1. Sri Dina Nath, as individual, was a partner in a firm M/s. Banaras Chemical Factory. For the assessment years 1965-66 and 1966-67, the relevant valuation date being Dewali, 1964 and Dewali 1965, respectively, the wealth-tax assessments of the assessee were completed on March 16, 1967, and November 30, 1968, respectively, and the net wealth determined was at Rs. 3,08,420 and Rs. 4,02,940, respectively. Subsequently, the assessment for 1965-66 was reopened under Section 17 of the W.T. Act, 1957, hereafter 'the Act' and the reassessment was completed on December 13, 1971, on the total wealth of Rs. 3,66,550. In the meantime a search was made of the business premises of M/s. Banaras Chemical Factory and a settlement was arrived at between the assessee and the department which was in respect of the assessment years 1956-57 to 1966-67. The income-tax assessments were completed on the basis of that settlement and the demands were created on October 18, 1966. As a result of that settlement the wealth-tax assessments for 1965-66 and 1966-67 were reopened under Section 17 of the Act. In these proceedings the assessee claimed that the aforesaid liabilities in respect of income-tax for the assessment years 1956-57 to 1966-67 were liable to be taken into consideration while computing his net wealth. The WTO did not accept that contention. He completed the reassessment. Aggrieved, the assessee filed appeals before the Assistant Commissioner.
2. The AAC agreed with the assessee that income-tax was deductible even though it was quantified much later, but in his opinion the entire claim of the assessee could not be upheld. He directed the WTO to allow a deduction of the income-tax liability relating to the assessment years 1964-65, 1965-66 and 1966-67.
3. The assessee then took up the matter in further appeal before the Appellate Tribunal. The Appellate Tribunal observed that the assessee had claimed deduction in respect of income-tax liability in the earlier reassessment proceedings also and his claim had been accepted by the Tribunal. Further, it observed that the assessee had been assessed on a higherincome for the assessment years 1956-57 to 1966-67, and the demands were raised on October 18, 1966. Anyhow, the mere fact that the quantification was made much later would not mean that the assessee was not entitled to a deduction of the income-tax liability. Further, in its opinion, Clause (iii) of Section 2(m) of the Act was not applicable to the facts of the present case because on the relevant valuation date the order in pursuance of which this tax liability was created had not been passed. In the result, the Tribunal accepted the assessee's claim and allowed the deduction of the income-tax liability for the remaining years as well, i. e., for the assessment years 1956-57 to 1963-64. Now, at the instance of the department, the following question has been referred by the Tribunal for the opinion of this court :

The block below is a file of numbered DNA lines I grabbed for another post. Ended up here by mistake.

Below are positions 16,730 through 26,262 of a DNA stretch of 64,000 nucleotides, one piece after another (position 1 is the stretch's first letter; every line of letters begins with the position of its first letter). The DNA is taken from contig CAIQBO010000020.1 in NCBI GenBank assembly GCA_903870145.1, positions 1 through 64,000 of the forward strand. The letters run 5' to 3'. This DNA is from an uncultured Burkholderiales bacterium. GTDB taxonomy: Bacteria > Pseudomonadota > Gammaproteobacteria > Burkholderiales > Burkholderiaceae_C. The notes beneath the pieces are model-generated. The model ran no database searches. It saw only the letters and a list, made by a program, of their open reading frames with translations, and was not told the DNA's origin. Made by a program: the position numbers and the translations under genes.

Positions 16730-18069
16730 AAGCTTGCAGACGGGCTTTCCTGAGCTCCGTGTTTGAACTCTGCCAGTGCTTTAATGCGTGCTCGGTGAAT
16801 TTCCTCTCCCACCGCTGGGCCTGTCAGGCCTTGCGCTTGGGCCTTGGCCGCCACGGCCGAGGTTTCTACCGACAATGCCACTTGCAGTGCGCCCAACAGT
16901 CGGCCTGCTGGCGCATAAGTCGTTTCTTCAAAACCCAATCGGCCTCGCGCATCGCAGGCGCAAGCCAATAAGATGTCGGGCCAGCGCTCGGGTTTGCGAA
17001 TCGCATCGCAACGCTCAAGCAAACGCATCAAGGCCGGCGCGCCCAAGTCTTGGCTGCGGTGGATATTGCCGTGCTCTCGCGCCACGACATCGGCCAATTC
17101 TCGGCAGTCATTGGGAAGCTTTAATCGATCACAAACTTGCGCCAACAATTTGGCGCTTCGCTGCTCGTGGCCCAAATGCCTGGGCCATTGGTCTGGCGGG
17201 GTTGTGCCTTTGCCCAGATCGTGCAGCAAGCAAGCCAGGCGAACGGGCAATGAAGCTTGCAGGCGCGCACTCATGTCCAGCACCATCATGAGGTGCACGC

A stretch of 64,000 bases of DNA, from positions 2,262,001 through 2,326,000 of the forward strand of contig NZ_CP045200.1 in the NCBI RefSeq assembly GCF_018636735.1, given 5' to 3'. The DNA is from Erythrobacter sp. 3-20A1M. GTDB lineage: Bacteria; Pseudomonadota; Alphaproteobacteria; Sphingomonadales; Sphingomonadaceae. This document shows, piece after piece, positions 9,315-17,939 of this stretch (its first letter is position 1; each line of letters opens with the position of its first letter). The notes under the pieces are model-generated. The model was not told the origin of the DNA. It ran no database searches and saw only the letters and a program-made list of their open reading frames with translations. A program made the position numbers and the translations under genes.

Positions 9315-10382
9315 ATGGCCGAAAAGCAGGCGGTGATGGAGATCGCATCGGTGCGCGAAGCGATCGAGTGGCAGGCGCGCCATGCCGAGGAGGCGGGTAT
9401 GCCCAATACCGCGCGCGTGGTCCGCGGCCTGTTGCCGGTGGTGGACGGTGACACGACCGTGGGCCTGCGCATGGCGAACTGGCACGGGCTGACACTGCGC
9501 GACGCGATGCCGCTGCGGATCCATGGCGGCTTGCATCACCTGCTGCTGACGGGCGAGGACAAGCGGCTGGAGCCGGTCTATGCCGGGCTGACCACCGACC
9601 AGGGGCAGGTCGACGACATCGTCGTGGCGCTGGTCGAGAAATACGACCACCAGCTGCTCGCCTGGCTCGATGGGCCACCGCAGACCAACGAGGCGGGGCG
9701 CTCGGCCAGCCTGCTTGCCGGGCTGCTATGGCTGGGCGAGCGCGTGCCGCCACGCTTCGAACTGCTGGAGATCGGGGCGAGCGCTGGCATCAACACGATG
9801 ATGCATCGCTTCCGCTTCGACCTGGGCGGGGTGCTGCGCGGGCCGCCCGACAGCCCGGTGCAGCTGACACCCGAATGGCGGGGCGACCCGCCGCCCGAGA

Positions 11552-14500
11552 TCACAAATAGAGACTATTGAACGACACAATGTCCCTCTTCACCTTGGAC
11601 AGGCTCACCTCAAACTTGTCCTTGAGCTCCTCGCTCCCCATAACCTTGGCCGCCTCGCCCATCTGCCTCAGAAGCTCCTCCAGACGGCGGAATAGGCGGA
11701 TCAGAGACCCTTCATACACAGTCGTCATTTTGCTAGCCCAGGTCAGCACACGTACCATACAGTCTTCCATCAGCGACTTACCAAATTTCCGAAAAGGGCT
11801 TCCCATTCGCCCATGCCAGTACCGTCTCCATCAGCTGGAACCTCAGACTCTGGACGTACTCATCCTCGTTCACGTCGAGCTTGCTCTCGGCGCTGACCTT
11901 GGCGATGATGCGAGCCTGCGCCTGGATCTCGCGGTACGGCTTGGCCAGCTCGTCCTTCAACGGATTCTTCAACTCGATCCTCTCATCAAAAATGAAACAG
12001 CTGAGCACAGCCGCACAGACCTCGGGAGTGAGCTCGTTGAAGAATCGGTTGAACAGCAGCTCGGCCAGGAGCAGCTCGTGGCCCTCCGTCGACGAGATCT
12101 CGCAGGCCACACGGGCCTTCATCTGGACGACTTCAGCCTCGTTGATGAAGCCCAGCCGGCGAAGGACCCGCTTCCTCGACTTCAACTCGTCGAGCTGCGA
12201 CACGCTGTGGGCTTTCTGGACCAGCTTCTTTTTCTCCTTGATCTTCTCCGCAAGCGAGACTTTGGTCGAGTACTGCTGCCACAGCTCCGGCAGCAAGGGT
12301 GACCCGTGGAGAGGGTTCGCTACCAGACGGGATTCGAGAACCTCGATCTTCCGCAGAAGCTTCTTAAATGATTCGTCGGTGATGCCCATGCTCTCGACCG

'Whether, on the facts and circumstances of the case, the Tribunal was legally justified in holding that the provisions of Section 2(m)(iii) of the W.T. Act were not applicable to this case and that the liability to income-tax for earlier years was allowable as a deduction from the total wealth of the assessee computed for the assessment years 1965-66 and 1966-67 ?'
4. Section 3 of the Act creates a charge in respect of the net wealth of every individual, HUF and company (only for the assessment years 1957-58, 1958-59 and 1959-60). The expression 'net wealth' has been defined in Section 2(m) of the Act. It reads ;
'2. (m) 'net wealth' means the amount by which the aggregate value computed in accordance with the provisions of this Act of all the assets, wherever located, belonging to the assessee on the valuation date, including assets required to be included in his net wealth as on that date under this Act, is in excess of the aggregate value of all the debts owed by the assessee on the valuation date other than,--
(i) debts which under Section 6 are not to be taken into account;
(ii) debts, which are secured on, or which have been incurred in relation to, any property in respect of which wealth-tax is not chargeable under this Act; and
(iii) the amount of the tax, penalty or interest payable in consequence of any order passed under or in pursuance of this Act or any law relating to taxation of income or profits, or the Estate Duty Act, 1953 (34 of 1953), or the Expenditure-tax Act, 1957 (29 of 1957), or the Gift-tax Act, 1958 (18 of 1958),--
(a) which is outstanding on the valuation date and is claimed by the assessee in appeal, revision or other proceeding as not being payable by him, or